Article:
HUNDREDS of vulnerable Sunderland women will benefit from a £200,000 grant.
Lydia’s House, a project which offers support and training, has been awarded the cash to open a workshop in the city.
Previously based in Northumberland, the scheme is a social enterprise initiative for women from diverse backgrounds, including ex-offenders.
The money for the workshop, in High Street East, came from Big Lottery Reaching Communities programme.
Catherine Trillo, chief executive of Lydia’s House, said work was under way for Thursday’s launch event.
“We have tons of people beavering away to get it ready,” said the 46-year-old, from Newcastle.
“There’s a need for this in the North East and it will provide lots of opportunities for people in Sunderland.”
In the workshops, Lydia’s House gives its trainees opportunities to get involved in furniture restoration, framing and textiles, in a bid to gain employability skills, confidence and qualifications.
“It’s not just writing someone a CV and getting them some interview clothes. It’s real work experience and it builds their confidence,” said Catherine.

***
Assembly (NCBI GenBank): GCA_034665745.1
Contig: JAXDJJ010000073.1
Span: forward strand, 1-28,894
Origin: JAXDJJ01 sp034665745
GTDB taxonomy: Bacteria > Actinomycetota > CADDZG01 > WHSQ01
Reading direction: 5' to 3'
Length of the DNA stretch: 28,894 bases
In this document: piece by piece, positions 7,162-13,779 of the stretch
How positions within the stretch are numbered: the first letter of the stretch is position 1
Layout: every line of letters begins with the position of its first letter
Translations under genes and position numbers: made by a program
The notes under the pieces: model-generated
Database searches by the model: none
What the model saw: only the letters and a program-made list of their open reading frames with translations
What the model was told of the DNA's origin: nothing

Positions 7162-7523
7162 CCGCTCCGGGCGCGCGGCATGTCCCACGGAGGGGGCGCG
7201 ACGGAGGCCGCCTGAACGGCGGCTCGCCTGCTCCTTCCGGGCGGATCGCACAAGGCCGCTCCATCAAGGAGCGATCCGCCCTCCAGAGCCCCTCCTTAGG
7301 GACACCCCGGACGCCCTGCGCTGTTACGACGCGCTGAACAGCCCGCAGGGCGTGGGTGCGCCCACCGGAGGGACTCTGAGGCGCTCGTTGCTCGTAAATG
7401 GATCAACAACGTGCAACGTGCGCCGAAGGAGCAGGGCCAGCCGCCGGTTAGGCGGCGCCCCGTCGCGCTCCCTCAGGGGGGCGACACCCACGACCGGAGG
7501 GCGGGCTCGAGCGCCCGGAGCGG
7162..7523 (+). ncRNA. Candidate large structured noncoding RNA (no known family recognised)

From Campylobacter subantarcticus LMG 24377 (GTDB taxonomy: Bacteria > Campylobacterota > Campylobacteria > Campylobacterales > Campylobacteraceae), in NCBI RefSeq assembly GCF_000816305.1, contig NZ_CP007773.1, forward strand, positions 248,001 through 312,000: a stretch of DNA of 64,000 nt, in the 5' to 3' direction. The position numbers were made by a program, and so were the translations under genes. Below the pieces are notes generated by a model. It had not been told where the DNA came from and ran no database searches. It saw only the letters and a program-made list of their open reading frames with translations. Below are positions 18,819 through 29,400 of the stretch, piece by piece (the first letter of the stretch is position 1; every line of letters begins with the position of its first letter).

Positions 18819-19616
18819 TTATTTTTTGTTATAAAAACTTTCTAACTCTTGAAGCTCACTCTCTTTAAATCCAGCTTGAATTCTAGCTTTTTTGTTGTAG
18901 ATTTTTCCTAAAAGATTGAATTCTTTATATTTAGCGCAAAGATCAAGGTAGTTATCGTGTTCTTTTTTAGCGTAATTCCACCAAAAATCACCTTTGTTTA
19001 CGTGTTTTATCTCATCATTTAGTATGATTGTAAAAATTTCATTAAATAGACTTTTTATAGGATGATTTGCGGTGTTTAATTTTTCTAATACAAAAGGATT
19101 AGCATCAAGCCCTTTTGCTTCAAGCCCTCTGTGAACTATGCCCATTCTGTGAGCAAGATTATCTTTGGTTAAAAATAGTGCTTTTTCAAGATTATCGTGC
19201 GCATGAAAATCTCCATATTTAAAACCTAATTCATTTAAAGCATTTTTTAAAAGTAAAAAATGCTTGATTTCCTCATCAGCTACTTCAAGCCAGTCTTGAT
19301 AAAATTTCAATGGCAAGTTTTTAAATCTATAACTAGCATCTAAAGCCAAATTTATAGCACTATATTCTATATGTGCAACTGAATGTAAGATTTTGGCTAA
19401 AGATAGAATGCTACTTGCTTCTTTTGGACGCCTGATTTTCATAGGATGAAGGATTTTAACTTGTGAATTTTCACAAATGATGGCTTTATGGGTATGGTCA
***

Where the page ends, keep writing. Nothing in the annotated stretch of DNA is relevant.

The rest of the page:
“People can go at their own pace and go on to do a two-year course if they want.
“Vulnerable women are the main focus, but we do have male tutors and role models,” said Catherine.
“These women may have had employment difficulties, or problems with their families, we take into consideration their needs and promote peer mentoring and peer education.”
Catherine came up with the idea for Lydia’s House after doing youth work in London.
Having studied textiles and furniture restoration, she decided to combine her passion for these things with the aim of helping people, and Lydia’s House was created.
“I have a pioneering spirit. People come first for me and I like nice things,” added Catherine.
The official launch will see representatives from organisations including the Big Lottery, Sunderland City Council, the Probation and Prison Service in attendance.